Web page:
Financiers have discovered what the industry knew all along: Economic hard times have not been bad for makers and sellers of wellness products. People are willing to forgo luxuries, even new cars and homes, but not their health. As a result, the supplement industry has weathered the recession much better than automakers and homebuilders. Witness the recent spurt in money-driven deals in the nutraceutical industry:
Vitacost.com Inc. is going public with an offering 11 million shares at $11 to $13 per share. The company will trade on Nasdaq under the symbol VITC. The online retailer and direct marketer of health and wellness products lined up Jefferies & Co. and Oppenheimer to manage the sale. Investment bankers Needham & Co. and Roth Capital Partners are co-managers. How well is Vitacost.com doing? The company said it had about 957,000 active customers as of June 30, up 37 percent from the same time the year before. They made purchases about two to three times per year. Over the last 12 quarters, the average order value ranged from $72 to $77. Vitacost.com had net sales of $143.6 million and net income of $17,407 in the latest quarter.
Quasi-competitor Vitamin Shoppe Inc. has also filed to go public by selling up to $143.75 million of common stock under the symbol VSI on the NYSE. Underwriters are the well-known J.P.Morgan, Bank of America Merrill Lynch, and Barclays Capital. The company sells more than 8,000 different products at its 425 stores in 37 states and even more items through the Internet and catalogs. Vitamin Shoppe had net sales of $601.5 million in fiscal 2008 versus $436.5 million in fiscal 2005. Retail sales are up over the same time period.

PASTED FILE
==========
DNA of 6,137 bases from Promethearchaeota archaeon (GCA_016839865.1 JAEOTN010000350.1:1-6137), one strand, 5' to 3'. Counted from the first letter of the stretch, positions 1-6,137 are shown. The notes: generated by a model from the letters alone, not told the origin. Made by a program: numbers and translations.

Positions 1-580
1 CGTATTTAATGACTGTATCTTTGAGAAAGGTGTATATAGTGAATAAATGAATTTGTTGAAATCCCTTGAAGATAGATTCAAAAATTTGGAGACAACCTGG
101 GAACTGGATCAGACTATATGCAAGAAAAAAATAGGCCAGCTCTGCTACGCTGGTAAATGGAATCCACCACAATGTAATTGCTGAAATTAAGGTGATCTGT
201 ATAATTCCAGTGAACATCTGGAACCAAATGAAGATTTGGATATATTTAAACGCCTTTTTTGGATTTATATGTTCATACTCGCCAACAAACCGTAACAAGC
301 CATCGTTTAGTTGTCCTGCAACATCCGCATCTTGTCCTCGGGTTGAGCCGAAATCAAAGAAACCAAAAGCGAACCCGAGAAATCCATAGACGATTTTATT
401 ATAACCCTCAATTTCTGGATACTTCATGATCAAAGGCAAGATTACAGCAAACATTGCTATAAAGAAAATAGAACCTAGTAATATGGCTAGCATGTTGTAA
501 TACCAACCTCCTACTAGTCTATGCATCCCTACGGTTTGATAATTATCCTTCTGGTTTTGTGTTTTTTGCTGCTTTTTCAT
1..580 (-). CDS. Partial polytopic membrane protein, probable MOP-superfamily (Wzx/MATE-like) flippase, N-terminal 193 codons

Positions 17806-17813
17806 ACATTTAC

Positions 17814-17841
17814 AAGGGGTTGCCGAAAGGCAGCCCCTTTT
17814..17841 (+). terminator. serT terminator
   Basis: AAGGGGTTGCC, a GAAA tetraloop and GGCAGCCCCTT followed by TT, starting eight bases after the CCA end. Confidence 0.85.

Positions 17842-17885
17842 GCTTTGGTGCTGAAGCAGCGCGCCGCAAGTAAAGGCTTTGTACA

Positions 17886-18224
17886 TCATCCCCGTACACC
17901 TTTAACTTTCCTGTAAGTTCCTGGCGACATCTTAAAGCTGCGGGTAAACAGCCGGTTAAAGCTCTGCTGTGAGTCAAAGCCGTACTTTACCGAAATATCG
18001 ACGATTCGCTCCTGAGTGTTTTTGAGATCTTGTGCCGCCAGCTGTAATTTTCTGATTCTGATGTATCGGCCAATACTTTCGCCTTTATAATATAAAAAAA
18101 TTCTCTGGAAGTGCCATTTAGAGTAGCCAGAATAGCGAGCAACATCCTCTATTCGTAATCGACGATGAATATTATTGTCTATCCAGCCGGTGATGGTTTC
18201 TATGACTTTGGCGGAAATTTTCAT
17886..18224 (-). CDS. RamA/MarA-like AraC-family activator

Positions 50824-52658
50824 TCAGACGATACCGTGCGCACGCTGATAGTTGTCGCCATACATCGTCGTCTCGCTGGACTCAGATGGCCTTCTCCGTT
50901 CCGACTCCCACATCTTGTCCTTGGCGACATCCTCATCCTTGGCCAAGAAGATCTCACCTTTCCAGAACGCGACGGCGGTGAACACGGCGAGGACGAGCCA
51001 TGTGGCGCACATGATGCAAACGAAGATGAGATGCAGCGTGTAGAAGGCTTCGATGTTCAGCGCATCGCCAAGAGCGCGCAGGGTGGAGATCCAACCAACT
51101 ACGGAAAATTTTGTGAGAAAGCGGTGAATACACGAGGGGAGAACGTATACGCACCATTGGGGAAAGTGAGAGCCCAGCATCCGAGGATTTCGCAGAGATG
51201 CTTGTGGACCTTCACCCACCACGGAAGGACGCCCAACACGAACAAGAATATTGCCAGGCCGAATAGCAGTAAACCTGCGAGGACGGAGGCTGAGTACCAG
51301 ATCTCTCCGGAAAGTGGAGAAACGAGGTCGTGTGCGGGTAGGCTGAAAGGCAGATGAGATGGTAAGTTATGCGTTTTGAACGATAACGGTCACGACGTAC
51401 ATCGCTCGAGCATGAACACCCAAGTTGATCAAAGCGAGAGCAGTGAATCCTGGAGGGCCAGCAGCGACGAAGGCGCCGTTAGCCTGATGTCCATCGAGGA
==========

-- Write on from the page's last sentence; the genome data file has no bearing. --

And Herbalife Ltd. (NYSE: HLF) paid $10 million this month for Micelle Laboratories to expand manufacturing capacity. The dealmakers were not announced. Micelle provided contract manufacturing services to Herbalife for 24 years and recently helped develop two Herbalife products, mango-flavored Herbal Aloe Powder and mango-flavored Herbal Aloe Concentrate. None of the 92 full-and part-time workers at Micelle are expected to lose their jobs. Herbalife, a global network marketing company that sells weight-management, nutritional supplements and personal care products, reported smaller profits in the second quarter ended June 30, which management attributed to slower sales and currency fluctuations. Sales quarter over quarter rose 7.7 percent in the United States, 3.2 percent in Mexico and 57.5 percent in China.
So it would seem that nutraceuticals are good for what ails Wall Street: a lack of financing and merger deals. How much busier will the fourth quarter be?